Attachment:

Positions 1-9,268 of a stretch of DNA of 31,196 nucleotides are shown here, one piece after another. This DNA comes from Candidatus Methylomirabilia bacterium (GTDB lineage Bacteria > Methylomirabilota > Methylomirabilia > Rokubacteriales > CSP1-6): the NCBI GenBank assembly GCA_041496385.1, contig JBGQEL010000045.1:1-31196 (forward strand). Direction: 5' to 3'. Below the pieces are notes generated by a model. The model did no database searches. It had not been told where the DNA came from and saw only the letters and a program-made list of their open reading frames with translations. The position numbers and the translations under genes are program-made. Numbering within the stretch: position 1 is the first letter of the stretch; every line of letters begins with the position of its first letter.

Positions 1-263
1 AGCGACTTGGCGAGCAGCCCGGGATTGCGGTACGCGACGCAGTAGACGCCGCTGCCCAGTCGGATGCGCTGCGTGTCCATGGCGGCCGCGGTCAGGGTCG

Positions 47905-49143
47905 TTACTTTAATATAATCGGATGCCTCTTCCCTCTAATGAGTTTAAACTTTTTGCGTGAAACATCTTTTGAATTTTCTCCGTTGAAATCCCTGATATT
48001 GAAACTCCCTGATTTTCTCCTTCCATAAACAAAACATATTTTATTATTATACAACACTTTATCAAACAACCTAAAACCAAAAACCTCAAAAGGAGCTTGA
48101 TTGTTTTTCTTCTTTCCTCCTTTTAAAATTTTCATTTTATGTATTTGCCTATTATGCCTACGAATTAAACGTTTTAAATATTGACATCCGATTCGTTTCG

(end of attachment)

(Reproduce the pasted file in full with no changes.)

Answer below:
Positions 1-9,268 of a stretch of DNA of 31,196 nucleotides are shown here, one piece after another. This DNA comes from Candidatus Methylomirabilia bacterium (GTDB lineage Bacteria > Methylomirabilota > Methylomirabilia > Rokubacteriales > CSP1-6): the NCBI GenBank assembly GCA_041496385.1, contig JBGQEL010000045.1:1-31196 (forward strand). Direction: 5' to 3'. Below the pieces are notes generated by a model. The model did no database searches. It had not been told where the DNA came from and saw only the letters and a program-made list of their open reading frames with translations. The position numbers and the translations under genes are program-made. Numbering within the stretch: position 1 is the first letter of the stretch; every line of letters begins with the position of its first letter.

Positions 1-263
1 AGCGACTTGGCGAGCAGCCCGGGATTGCGGTACGCGACGCAGTAGACGCCGCTGCCCAGTCGGATGCGCTGCGTGTCCATGGCGGCCGCGGTCAGGGTCG

Positions 47905-49143
47905 TTACTTTAATATAATCGGATGCCTCTTCCCTCTAATGAGTTTAAACTTTTTGCGTGAAACATCTTTTGAATTTTCTCCGTTGAAATCCCTGATATT
48001 GAAACTCCCTGATTTTCTCCTTCCATAAACAAAACATATTTTATTATTATACAACACTTTATCAAACAACCTAAAACCAAAAACCTCAAAAGGAGCTTGA
48101 TTGTTTTTCTTCTTTCCTCCTTTTAAAATTTTCATTTTATGTATTTGCCTATTATGCCTACGAATTAAACGTTTTAAATATTGACATCCGATTCGTTTCG